The Lost Girls: Three Friends. Four Continents. One Unconventional Detour Around the World.: Three friends quit their jobs to travel around the world. The journey shapes their friendship and who they become as individuals.
Fast Times in Palestine: This is the heart-breaking story of Palestine the media doesn’t talk about. Pamela Olson ends up visiting Palestine after a chance encounter, and she ends up moving there. She tells of the relationship between Palestine and Israel and how there are two, if not more, sides to every story.
Avoiding Prison and Other Noble Vacation Goals: Wendy Dale, a woman leading an unconventional life, tells an entertaining story of travel, taking risks, and making decisions I could never imagine facing.
The Good Girl’s Guide to Getting Lost: Rachel Friedman, always the good girl who plays it safe, surprises everyone including herself when she buys a ticket to Ireland. That trip, and the close friend she makes while there, leads to travel adventures on three continents, and eventually she starts to embrace living in the moment.
Honeymoon with My Brother: Franz Wisner’s fiancée dumps him just days before their wedding. He ends up taking his brother on the honeymoon to Costa Rica, and during their trip, they hatch a plan to quit their jobs and spend a year traveling. Aside from the travel adventures, this is a story of two brothers, who didn’t know each other well before the trip, bonding and strengthening their relationship.
How the World Makes Love…And What It Taught a Jilted Groom: A follow-up to Honeymoon with My Brother, this time the brothers set out to explore the idea of love through the perspectives of other countries.
Happier Than a Billionaire: In these two books, Nadine Pisani tells the hilarious story of how she and her husband moved to Costa Rica and all the hurdles they had to overcome along the way.
The Poisonwood Bible: This is the only one on my list that’s fiction. It’s the fascinating story of a preacher and his family who move to the Congo on a church mission. Each chapter is told from the perspective of one of the four daughters and follows them from childhood to adulthood, showing how that time forever changed their lives. One of my all-time favorite books, and while not exactly a travel book, the setting in the Congo is like another character.
Nothing to Envy: Ordinary Lives in North Korea: Barbara Demick follows the lives of six North Korean citizens over fifteen years, telling us their stories of struggle and survival.
The Great Leader and the Fighter Pilot: In this book, Blaine Harden tells the amazing parallel stories of North Korea’s tyrannical leader and a fighter pilot who stole a plane in order to reach freedom.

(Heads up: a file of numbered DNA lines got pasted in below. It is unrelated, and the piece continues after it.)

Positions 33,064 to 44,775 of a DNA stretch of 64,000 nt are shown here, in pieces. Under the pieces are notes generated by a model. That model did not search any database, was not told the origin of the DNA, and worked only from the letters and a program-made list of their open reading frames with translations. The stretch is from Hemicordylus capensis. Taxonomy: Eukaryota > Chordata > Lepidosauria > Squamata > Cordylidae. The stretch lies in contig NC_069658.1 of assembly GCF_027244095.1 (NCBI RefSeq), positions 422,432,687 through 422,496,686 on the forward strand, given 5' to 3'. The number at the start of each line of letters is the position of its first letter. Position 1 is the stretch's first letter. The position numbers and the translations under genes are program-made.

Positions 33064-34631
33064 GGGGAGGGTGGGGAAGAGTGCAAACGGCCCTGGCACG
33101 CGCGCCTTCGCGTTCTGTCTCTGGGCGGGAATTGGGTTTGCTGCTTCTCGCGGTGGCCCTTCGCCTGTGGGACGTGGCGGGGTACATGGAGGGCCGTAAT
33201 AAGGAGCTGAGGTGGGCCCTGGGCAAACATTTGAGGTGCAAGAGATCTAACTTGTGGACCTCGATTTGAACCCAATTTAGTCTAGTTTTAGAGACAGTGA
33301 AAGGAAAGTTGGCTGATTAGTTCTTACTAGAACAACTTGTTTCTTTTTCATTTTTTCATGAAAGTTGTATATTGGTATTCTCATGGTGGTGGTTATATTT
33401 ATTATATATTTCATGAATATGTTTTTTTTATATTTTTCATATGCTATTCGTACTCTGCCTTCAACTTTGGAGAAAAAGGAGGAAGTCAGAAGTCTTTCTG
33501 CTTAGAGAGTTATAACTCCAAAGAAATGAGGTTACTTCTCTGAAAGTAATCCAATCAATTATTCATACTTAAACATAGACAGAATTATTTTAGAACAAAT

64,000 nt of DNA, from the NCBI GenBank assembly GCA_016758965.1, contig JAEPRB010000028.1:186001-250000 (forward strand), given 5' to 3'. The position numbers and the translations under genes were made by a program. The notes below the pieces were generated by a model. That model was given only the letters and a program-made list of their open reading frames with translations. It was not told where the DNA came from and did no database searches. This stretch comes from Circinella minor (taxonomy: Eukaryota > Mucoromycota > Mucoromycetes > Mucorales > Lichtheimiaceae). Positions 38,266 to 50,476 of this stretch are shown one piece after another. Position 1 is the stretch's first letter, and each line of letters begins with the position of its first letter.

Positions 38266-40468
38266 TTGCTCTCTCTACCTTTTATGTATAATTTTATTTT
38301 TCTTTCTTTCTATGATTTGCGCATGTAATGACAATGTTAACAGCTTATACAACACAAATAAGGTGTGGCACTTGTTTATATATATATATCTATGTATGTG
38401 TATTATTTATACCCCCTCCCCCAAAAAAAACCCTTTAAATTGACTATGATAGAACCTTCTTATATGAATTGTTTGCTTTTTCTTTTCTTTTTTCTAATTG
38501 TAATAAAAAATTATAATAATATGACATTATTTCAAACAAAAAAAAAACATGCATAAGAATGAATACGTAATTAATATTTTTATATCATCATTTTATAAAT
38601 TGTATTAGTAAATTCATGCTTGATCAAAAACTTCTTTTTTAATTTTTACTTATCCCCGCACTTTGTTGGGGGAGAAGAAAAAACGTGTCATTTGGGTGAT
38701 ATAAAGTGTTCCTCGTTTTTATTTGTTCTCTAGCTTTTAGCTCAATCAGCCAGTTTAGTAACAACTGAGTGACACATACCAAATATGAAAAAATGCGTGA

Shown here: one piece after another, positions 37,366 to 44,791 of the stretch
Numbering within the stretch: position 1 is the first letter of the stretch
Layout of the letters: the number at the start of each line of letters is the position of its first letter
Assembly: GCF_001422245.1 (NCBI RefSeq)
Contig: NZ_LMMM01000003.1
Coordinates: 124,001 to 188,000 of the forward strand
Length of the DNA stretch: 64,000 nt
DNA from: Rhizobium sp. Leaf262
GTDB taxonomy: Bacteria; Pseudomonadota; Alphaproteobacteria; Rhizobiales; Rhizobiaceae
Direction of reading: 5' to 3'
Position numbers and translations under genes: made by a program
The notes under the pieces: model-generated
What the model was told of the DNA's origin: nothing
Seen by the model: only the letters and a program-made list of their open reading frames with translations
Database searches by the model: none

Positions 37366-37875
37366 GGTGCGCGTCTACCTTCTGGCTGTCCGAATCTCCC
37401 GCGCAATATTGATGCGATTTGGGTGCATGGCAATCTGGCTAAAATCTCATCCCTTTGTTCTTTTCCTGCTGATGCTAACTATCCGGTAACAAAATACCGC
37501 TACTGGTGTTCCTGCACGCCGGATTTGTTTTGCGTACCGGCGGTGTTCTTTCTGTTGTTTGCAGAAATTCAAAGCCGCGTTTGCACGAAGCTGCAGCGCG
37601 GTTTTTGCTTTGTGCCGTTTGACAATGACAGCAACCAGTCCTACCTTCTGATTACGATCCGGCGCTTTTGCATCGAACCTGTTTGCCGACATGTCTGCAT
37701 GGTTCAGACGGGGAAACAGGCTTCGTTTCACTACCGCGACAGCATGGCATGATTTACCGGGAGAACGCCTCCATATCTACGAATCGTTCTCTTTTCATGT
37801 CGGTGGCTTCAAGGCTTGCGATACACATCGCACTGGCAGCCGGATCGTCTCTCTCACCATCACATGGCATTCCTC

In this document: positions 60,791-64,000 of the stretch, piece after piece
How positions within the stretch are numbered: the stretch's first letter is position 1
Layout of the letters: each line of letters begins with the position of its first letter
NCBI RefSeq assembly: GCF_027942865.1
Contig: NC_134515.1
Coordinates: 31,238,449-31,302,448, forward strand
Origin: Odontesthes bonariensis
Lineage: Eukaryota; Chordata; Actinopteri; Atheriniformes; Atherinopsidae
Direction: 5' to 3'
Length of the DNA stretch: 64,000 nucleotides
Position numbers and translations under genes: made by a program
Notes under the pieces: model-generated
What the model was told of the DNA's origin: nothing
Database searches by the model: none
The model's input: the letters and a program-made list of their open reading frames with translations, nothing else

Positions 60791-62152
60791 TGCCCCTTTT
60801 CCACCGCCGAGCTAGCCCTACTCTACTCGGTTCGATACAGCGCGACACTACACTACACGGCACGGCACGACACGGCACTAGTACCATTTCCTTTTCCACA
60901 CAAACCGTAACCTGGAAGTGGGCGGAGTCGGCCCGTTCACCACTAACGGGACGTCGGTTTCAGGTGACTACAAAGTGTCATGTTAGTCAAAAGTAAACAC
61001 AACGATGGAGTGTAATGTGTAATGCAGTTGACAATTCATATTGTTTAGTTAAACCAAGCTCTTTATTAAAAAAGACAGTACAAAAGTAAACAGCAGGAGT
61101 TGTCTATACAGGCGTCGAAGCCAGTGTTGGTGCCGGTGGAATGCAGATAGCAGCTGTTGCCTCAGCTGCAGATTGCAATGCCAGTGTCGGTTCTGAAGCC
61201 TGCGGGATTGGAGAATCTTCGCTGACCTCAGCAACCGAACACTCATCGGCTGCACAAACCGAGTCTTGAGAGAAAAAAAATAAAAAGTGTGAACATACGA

Without You There is No Us: Suki Kim, a Korean-American journalist, poses as a teacher to gain access to the reclusive North Korea. She teaches the sons of North Korea’s elite and learns a great deal about the difficulties of life there.
Dear Leader: My Escape From North Korea: While most stories of North Koreans who have escaped are told by those of the lower class, this story is told by Jang Jin-sung, former poet laureate to Kim Jong-il. He was part of the elite, but he made one wrong move and had to escape. This was a fascinating look at a different part of North Korean society and the harrowing journey this man made to reach freedom.
Cuba Diaries: An American Housewife in Havana: When Isadora Tattlin and her husband moved to Havana, Cuba for his job in the early 1990s, she kept a detailed diary of her experiences in this country of contradictions and extremes.
Undress Me in the Temple of Heaven: In 1986, Susan Jane Gilman and her friend traveled to China, which had just barely opened up to independent travelers. What started out as a fun adventure turned dramatic, and the girls found themselves in over their heads.
Love with a Chance of Drowning: Torre DeRoche meets a handsome man in California, falls in love, and embarks on an adventure at sea…despite her fear of the ocean.
All Over the Map: Laura Fraser has just gotten divorced and is about to celebrate her 40th birthday. Her life is not where she wants it to be, and she wonders if it is because of her travels. Through relationships and journeys, she finds her way back to herself.
Go Your Own Way: In this collection of short stories, women tell their stories of solo travel. This is sure to inspire you to get out there on your own.
You might also enjoy:
- Layovers & Stopovers section
- Packing & Luggage section
- Itineraries & Tours section
- Planning & Travel Tips section
- Travel Resources to Plan Your Trip